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Research Article

Vol. 2 No. 2 (1996)

Functional Status May Serve as a Predictor of CABG Surgery Outcome in the Elderly Patient

  • Chantal Mayer
  • Jean-François Morin, M.D.
November 30, 2020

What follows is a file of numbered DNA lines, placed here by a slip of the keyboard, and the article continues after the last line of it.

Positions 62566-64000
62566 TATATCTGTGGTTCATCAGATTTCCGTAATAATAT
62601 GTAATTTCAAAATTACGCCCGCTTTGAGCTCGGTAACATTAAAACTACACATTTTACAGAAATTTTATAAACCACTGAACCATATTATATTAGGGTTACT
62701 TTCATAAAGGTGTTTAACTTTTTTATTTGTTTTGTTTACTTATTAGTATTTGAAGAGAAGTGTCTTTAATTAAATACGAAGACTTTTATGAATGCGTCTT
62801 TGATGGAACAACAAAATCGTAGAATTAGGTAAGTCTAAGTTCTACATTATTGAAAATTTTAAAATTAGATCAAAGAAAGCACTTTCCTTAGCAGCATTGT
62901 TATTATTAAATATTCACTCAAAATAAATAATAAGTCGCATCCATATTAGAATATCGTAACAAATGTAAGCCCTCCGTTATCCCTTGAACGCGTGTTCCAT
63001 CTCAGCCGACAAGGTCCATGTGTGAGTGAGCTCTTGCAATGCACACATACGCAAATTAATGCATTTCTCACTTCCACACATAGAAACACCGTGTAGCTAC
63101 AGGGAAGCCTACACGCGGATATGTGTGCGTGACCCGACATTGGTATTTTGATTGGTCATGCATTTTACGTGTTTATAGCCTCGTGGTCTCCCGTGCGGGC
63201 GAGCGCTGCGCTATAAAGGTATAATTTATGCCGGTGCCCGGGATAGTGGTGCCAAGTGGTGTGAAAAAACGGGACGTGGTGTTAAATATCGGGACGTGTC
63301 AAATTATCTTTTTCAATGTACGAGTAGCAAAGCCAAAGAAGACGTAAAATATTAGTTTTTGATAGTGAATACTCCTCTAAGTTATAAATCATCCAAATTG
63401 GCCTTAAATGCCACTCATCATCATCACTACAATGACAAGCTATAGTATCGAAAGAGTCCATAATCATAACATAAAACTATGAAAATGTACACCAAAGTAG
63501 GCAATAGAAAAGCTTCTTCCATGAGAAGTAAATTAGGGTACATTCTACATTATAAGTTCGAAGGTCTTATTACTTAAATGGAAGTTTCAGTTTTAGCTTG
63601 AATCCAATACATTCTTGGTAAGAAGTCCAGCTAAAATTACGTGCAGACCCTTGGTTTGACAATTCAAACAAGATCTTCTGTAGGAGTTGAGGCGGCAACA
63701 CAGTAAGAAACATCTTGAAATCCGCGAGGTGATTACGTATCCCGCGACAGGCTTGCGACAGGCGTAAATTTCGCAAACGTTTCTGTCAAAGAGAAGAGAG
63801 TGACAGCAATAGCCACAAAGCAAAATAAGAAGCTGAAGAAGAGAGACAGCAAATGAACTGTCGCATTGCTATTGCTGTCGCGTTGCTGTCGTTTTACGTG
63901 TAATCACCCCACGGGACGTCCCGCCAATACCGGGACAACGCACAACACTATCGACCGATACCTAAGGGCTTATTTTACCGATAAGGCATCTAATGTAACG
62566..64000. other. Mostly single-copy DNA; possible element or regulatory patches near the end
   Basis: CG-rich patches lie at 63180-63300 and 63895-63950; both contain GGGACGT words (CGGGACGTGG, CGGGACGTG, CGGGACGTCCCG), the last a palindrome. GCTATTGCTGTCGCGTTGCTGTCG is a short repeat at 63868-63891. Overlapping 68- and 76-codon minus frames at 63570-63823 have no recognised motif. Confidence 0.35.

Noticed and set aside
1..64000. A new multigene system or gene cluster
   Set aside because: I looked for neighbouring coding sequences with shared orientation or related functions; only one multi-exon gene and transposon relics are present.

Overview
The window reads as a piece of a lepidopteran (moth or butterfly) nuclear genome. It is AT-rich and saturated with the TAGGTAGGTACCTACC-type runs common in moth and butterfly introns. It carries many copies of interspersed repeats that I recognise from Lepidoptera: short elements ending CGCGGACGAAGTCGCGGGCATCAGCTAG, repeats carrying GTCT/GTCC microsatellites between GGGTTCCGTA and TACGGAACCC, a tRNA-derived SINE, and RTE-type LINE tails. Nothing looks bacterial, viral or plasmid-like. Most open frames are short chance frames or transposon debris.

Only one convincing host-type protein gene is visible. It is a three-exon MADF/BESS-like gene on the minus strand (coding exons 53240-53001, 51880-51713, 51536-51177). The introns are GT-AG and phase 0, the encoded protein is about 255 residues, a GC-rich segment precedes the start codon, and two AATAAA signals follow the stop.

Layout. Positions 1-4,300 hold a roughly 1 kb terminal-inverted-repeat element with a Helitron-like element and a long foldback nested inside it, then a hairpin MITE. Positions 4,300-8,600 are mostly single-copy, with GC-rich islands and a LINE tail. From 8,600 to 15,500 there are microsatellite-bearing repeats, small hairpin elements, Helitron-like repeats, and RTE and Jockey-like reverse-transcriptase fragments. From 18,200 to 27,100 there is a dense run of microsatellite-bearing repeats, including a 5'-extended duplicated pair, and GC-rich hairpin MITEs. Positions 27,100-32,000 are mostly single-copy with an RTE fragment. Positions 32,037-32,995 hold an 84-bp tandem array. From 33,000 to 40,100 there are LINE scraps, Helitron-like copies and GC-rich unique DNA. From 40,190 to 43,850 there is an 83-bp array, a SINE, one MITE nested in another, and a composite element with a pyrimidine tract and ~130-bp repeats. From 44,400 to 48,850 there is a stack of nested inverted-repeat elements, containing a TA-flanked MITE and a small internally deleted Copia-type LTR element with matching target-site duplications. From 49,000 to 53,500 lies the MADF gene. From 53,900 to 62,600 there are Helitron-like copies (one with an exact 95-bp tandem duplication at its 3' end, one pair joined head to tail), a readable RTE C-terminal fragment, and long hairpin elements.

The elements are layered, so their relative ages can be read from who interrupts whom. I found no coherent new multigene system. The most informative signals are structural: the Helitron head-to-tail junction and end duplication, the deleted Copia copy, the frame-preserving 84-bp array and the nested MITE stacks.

Despite the growing number of elderly patients undergoing coronary artery bypass graft (CABG) surgery, no study addressing postoperative outcome from the perspective of preoperative functional status has been reported to date. The present investigation therefore undertook to determine, among elderly individuals matched for cardiac status, whether patients with poor functional status have a greater risk of mortality and morbidity following CABG surgery than those with good functional status. Retrospective preoperative and postoperative geriatric functional assessment using a standardized questionnaire was performed on 46 consecutive patients who had undergone CABG in 1994 at age 65 or older. Preoperative functional status was comprised of pre-anginal functional status (before angina limited physical activity) and anginal functional status (during which angina was a noticeable limiting factor). CABG outcome was recorded in terms of postoperative assessment of functional status, morbidity, and mortality. The results of statistical analysis revealed that both pre-anginal and anginal functional status were sensitive predictors of post-operative functional status (p < 0.005 and p < 0.001, respectively). In addition, the presence of comorbidities typically used in the screening of candidates was found to be a sensitive predictor of outcome (p < 0.02). However, the presence of comorbidities was not significantly linked to poor preoperative functional status (p > 0.05), indicating that these two predictors may screen for different elderly sub-populations at high risk for negative outcome of CABG. If confirmed by further studies of elderly patients undergoing CABG, these results suggest a new and important role for functional status as a predictor of CABG outcome in the elderly. Furthermore, these results may be useful toward the development of a reliable tool in screening for high risk of poor outcome among elderly candidates for CABG surgery. 


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